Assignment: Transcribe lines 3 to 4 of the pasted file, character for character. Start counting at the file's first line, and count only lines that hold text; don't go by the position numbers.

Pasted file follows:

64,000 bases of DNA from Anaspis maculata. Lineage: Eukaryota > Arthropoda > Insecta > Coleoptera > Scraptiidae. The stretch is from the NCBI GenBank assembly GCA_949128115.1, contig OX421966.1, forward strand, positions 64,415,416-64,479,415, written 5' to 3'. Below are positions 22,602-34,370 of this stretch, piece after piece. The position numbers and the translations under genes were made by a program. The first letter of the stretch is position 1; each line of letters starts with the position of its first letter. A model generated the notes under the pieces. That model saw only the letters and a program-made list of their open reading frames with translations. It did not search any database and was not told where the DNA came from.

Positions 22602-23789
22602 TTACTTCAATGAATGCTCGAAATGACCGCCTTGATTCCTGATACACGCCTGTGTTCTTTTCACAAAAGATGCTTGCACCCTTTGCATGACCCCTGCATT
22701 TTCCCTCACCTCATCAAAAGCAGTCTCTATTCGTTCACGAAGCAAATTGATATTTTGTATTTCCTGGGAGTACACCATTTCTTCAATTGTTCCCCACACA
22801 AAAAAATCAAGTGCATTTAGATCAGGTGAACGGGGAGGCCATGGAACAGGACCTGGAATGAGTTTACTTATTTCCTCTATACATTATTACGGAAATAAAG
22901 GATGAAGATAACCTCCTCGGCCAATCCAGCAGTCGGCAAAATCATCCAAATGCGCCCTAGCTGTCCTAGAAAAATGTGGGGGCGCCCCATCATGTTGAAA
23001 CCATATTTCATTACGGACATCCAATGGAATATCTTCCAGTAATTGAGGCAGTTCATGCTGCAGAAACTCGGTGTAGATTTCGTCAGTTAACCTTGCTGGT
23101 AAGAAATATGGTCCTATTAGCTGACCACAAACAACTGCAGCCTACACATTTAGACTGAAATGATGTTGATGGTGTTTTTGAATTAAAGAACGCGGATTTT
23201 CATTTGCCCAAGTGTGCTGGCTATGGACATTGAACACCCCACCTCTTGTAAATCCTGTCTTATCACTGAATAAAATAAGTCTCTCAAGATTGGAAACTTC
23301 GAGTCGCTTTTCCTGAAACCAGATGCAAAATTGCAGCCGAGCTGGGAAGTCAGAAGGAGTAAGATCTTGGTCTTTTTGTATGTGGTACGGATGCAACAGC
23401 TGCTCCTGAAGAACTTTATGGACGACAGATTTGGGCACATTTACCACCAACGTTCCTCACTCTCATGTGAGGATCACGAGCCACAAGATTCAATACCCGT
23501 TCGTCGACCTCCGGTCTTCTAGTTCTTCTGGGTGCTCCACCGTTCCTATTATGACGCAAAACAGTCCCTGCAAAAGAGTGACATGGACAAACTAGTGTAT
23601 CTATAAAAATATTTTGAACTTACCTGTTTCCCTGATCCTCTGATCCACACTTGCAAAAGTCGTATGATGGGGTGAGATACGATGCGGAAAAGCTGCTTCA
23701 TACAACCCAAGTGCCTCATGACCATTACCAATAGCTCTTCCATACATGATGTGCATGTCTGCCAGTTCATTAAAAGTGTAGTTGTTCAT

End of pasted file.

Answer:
22602 TTACTTCAATGAATGCTCGAAATGACCGCCTTGATTCCTGATACACGCCTGTGTTCTTTTCACAAAAGATGCTTGCACCCTTTGCATGACCCCTGCATT
22701 TTCCCTCACCTCATCAAAAGCAGTCTCTATTCGTTCACGAAGCAAATTGATATTTTGTATTTCCTGGGAGTACACCATTTCTTCAATTGTTCCCCACACA